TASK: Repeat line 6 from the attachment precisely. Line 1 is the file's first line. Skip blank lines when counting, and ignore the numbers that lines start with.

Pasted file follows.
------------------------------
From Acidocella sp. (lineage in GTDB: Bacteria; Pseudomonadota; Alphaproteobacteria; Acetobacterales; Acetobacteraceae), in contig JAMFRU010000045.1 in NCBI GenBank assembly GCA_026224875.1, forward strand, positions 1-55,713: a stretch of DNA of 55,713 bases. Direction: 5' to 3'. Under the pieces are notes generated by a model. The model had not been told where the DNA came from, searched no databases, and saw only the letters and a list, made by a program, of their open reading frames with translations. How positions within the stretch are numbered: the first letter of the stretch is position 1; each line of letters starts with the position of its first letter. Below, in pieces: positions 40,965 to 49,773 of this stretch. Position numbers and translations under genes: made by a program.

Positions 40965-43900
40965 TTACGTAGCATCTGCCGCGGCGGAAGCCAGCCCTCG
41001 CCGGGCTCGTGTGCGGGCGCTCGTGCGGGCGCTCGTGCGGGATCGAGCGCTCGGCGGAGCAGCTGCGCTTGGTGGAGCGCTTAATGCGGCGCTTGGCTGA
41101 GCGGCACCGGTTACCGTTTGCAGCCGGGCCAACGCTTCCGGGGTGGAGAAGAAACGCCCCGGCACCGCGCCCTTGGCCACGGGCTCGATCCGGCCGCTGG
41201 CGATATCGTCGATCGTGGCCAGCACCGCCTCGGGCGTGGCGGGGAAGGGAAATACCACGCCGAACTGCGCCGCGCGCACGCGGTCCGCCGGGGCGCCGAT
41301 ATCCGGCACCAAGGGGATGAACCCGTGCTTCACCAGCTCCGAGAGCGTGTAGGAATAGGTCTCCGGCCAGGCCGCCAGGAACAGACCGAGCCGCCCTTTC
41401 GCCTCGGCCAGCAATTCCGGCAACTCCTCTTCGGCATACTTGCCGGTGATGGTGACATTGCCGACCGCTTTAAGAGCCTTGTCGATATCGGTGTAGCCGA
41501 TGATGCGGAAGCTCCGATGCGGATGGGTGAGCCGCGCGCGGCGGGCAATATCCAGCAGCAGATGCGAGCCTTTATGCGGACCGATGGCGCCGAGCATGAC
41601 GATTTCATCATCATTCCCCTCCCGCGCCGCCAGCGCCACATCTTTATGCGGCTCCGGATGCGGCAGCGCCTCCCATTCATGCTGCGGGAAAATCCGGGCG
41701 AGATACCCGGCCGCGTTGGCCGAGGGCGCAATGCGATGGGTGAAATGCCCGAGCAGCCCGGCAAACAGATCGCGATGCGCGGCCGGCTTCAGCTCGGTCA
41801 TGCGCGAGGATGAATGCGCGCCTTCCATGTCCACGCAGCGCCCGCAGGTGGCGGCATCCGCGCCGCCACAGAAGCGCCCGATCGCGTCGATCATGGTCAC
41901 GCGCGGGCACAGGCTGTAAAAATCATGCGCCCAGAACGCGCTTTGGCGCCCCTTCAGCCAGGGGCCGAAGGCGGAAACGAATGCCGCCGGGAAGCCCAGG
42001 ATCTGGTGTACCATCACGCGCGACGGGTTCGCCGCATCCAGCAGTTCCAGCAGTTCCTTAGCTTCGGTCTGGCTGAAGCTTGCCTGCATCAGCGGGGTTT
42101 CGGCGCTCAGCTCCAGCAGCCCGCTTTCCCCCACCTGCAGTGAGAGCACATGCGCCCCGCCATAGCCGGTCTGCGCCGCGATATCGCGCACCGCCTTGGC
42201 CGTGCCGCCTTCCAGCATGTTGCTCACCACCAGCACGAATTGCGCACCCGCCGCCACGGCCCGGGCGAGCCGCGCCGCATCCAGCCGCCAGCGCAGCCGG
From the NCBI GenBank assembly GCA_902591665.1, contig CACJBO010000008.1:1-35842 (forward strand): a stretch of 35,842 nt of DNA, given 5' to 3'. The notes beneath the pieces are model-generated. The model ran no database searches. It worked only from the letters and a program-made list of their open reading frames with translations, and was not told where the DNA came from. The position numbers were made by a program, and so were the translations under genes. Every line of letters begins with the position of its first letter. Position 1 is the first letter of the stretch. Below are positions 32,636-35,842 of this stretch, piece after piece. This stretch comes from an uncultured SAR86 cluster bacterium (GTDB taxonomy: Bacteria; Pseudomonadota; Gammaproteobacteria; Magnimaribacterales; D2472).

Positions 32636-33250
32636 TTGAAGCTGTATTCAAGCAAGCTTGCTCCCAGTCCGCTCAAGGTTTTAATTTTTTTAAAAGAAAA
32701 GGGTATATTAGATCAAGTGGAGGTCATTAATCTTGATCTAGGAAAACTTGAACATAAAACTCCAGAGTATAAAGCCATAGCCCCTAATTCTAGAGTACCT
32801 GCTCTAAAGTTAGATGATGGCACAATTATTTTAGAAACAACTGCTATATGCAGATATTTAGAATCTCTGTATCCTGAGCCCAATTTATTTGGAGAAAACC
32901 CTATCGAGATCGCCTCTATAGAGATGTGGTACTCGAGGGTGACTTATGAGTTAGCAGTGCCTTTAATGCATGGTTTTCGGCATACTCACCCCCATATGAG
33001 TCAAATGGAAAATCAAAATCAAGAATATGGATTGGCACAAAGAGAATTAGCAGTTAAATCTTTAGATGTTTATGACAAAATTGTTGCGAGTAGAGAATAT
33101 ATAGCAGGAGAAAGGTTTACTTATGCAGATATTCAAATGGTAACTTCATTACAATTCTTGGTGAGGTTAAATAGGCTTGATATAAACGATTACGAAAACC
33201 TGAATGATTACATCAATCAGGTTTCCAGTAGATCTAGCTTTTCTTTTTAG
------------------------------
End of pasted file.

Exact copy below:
41201 CGATATCGTCGATCGTGGCCAGCACCGCCTCGGGCGTGGCGGGGAAGGGAAATACCACGCCGAACTGCGCCGCGCGCACGCGGTCCGCCGGGGCGCCGAT